Unangam Adaan Maqam Malganangin is an online repository of Unangan cultural and historical information and documents, including: Genealogy and Census, Timeline, Sounds and Stories from the Perspective of Unangan.
Techniques (TQs)-What Are They?
Say you are playing the game Hide and Seek. You are hiding right next to your buddies but since the person that is It is within hearing range, you cannot even whisper to warn them that they might be found because if you do, It, might hear you and find you. And you don’t want to be it! Hiding is way too fun! Too bad you and your buddies don’t know sign language. Signing sure would be a handy communication technique to have right about now. You could signal your friends without having noisy words coming out of your mouth. But no way are you sacrificing your hiding spot for them! Okay, back to the point, which is, hand signing is a pretty ‘handy’ (no pun intended) communication technique or TQ to possess. And it is pretty handy in the WAYK method of language learning. You can communicate with others by using TQs-hand signs-in aride, without resorting to speaking, and speaking English, in this case. After all this is about learning Unangam Tunuu.
‘Rides’ will be explained but for now think of a ride as getting together with others to speak with, listen to, and teach each other words and phrases. The ultimate rule in all of this, other than the fun of getting together is speaking Unangam Tunuu here and now. Signing is quite handy when your purpose is to speak and stay in Unangam Tunuu as often as possible in order to keep it alive. Say you want to let others in a ride know to repeat what you say three times, without actually saying, “Repeat after me three times.” Or maybe you did not hear what was said to you and you want the person to ‘say it again.’ Generally, hand-signed TQs makes it possible to communicate without vocalizing. You and your fellow riders can get points across to each other with hand signs and not have to speak English. Again, the whole point here is to allow your mind and mouth to stay in Unangam Tunuu while you all ride a lesson together. TOs do just that and are pretty self explanatory, handy, and easy to learn and use after only a few tries.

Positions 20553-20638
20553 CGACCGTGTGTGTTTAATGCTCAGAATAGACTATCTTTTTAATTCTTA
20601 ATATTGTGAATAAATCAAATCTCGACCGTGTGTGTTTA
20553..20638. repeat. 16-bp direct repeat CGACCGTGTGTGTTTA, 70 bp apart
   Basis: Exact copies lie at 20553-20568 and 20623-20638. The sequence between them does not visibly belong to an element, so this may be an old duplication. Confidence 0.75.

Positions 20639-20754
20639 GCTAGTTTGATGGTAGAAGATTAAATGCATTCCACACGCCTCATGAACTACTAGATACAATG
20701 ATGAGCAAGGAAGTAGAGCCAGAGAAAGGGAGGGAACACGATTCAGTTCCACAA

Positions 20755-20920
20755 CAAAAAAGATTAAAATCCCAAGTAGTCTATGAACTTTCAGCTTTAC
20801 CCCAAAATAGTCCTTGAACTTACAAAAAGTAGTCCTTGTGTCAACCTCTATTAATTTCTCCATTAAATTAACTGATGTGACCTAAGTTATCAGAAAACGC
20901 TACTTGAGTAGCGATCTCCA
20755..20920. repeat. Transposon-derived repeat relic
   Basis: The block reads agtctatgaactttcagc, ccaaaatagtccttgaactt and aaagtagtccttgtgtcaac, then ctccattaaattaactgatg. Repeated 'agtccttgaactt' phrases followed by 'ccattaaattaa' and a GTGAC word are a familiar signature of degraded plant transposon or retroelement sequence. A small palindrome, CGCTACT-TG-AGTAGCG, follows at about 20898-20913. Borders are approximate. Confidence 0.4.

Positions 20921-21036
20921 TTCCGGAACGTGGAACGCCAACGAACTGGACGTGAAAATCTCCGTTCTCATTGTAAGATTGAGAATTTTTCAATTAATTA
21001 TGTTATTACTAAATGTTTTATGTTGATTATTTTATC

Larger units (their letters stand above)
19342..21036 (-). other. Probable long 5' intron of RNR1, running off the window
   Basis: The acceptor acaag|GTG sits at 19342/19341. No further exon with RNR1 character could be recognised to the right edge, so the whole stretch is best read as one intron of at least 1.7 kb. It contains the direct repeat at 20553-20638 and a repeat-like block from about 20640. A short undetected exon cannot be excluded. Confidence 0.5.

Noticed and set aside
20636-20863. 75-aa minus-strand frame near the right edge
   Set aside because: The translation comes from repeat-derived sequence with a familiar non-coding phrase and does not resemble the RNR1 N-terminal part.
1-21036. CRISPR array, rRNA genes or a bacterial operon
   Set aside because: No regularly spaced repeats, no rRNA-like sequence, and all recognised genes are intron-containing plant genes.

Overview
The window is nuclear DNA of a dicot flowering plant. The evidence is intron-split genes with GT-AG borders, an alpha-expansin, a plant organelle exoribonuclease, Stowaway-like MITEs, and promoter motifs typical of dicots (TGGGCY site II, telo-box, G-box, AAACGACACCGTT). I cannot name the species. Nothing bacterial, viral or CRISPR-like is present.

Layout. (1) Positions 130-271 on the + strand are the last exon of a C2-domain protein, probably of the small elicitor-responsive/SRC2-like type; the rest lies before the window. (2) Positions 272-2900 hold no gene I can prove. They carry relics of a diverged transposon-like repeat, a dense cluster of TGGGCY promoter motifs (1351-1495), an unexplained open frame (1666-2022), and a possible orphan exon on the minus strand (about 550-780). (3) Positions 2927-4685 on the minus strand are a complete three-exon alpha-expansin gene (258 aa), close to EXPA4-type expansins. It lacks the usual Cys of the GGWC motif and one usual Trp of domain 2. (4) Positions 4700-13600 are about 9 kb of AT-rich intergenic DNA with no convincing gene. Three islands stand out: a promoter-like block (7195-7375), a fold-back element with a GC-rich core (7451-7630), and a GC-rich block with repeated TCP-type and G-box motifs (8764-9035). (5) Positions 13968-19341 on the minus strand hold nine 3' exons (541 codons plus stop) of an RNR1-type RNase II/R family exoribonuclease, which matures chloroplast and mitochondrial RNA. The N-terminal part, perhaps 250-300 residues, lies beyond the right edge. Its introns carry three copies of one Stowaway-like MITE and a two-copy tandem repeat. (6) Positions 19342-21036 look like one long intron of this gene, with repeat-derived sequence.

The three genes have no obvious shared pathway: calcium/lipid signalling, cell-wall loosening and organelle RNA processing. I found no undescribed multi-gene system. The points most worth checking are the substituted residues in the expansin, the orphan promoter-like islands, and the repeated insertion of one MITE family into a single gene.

There are two ways to use TQs in rides.
1) Instructional TQs are specific to instructing what to do with a word or phrase in a ride and whose turn is next. These TQs are-All of you, My turn/your turn, Monkey me, Say it three times, Say it once, Again, Enough (or finished), and Your turn.
2) Secondary TQs are used to communicate your needs or status without speaking English – Louder, Faster, Slower, Say it again, I’m done, I’m full, this is over my head, and so on.